OLDSMAR, Fla. (WFLA) — A hacker was able to successfully alter the levels of chemicals in Oldsmar, Florida’s water supply to ‘potentially damaging’ levels Friday, officials said.

Pinellas County Sheriff Bob Gualtieri said on Friday morning a plant operator at Oldsmar’s water treatment facility noticed someone remotely accessed the computer system he was monitoring.

The computers are set up for allowing remote access to select people to troubleshoot problems, so the operator didn’t think much about the incident.

It happened again that afternoon, however, as the operator could see the mouse moving on the computer screen, opening various software functions that controlled the water being treated in the system.

Gualtieri said the hacker increased the sodium hydroxide levels in the city’s water from 100 parts per million to 11,100 parts per million.

“This is obviously a significant and potentially dangerous increase,” Gualtieri said. “Sodium hydroxide is the main ingredient in liquid drain cleaners. It’s also used to control water acidity and remove metals from drinking water in the water treatment plants.”

Gualtieri said the hacker then exited the system and the operator immediately stabilized the levels back down in the water.

“The public was never in danger,” the sheriff said. “Even if the plant operator had not quickly reversed the increased amount of sodium hydroxide, it would’ve taken between 24 and 36 hours for that water to hit the water supply system.”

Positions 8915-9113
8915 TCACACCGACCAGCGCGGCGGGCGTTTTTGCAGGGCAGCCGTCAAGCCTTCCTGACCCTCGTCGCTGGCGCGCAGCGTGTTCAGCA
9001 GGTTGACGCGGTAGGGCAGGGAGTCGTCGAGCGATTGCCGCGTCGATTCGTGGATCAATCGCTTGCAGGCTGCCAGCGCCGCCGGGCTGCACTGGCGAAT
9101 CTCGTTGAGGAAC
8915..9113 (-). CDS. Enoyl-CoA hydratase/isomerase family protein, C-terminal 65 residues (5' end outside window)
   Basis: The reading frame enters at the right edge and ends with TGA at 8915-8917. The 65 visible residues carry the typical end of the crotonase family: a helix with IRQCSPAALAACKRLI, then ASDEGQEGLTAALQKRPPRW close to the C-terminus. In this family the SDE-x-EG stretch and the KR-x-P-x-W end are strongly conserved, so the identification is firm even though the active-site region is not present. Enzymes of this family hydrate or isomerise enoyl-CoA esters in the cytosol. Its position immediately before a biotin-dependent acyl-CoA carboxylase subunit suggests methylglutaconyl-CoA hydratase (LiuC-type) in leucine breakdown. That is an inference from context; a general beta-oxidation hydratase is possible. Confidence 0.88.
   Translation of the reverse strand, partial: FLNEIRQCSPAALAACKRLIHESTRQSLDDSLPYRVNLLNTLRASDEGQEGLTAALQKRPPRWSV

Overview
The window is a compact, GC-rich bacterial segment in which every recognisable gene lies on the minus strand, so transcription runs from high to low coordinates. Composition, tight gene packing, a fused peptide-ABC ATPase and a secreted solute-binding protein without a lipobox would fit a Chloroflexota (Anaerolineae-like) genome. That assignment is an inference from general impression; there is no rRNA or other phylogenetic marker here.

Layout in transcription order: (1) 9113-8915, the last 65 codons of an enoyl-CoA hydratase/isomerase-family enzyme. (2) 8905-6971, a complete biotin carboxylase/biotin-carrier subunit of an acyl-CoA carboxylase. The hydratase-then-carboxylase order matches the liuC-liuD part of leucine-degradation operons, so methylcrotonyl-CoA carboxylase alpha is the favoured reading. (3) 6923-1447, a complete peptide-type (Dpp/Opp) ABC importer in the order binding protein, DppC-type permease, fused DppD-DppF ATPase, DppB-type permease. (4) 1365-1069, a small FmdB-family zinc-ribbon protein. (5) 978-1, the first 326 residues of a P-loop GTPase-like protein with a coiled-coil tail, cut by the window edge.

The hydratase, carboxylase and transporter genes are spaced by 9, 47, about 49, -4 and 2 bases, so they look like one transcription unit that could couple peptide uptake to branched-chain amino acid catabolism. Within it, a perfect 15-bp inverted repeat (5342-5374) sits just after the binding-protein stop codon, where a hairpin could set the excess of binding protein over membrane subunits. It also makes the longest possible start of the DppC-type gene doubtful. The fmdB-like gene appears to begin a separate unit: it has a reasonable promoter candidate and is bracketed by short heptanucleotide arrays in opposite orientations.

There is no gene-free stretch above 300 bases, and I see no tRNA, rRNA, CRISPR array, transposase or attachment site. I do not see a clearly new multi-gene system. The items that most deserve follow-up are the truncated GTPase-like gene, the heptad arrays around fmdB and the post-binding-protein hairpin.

Even then, the sheriff said there are redundancies in place where the water would be checked before it was released to the public.

The sheriff’s office does not have a suspect, but Gualtieri said they have a few leads. The FBI and U.S. Secret Service are assisting in the investigation.

8 On Your Side reached out to city officials for additional details about the computer system connected to the alleged hack and why there’s remote access. Oldsmar Mayor Eric Seidel told us the operating system is approximately eight years old.

“Remote access has been allowed because it allows Plant personnel to access the system while out in the field, and the consultant needs access in order to assist the staff in making programming adjustments/changes quickly, if necessary,” Seidel said in an email.

The mayor added that after the hack, the city is re-evaluating its policy on the continued need for remote access.

8 On Your Side also reached out to Tampa Bay Water about the hack in Oldsmar. A spokesperson told us Tampa Bay Water elevated its cybersecurity threat level after the alleged hack and is closely monitoring operational activities. It’s also reviewing security protocols to ensure the safety of the water supply system, the spokesperson said.

“Like most of the utilities in this region, Tampa Bay Water uses a Supervisory Control and Data Acquisition (SCADA) system to control the water supply system,” the spokesperson said in an emailed statement. “We have been using this system for 25+ years and upgrade both the hardware and software to keep up-to-date. The hardware was updated in 2019 and the software is up-to-date with the latest version.”

The spokesperson noted that Tampa Bay Water has “robust security and protections” to prevent something like what happened in Oldsmar. The measures include running its system on a private network with no internet access and regularly testing the vulnerability of its systems.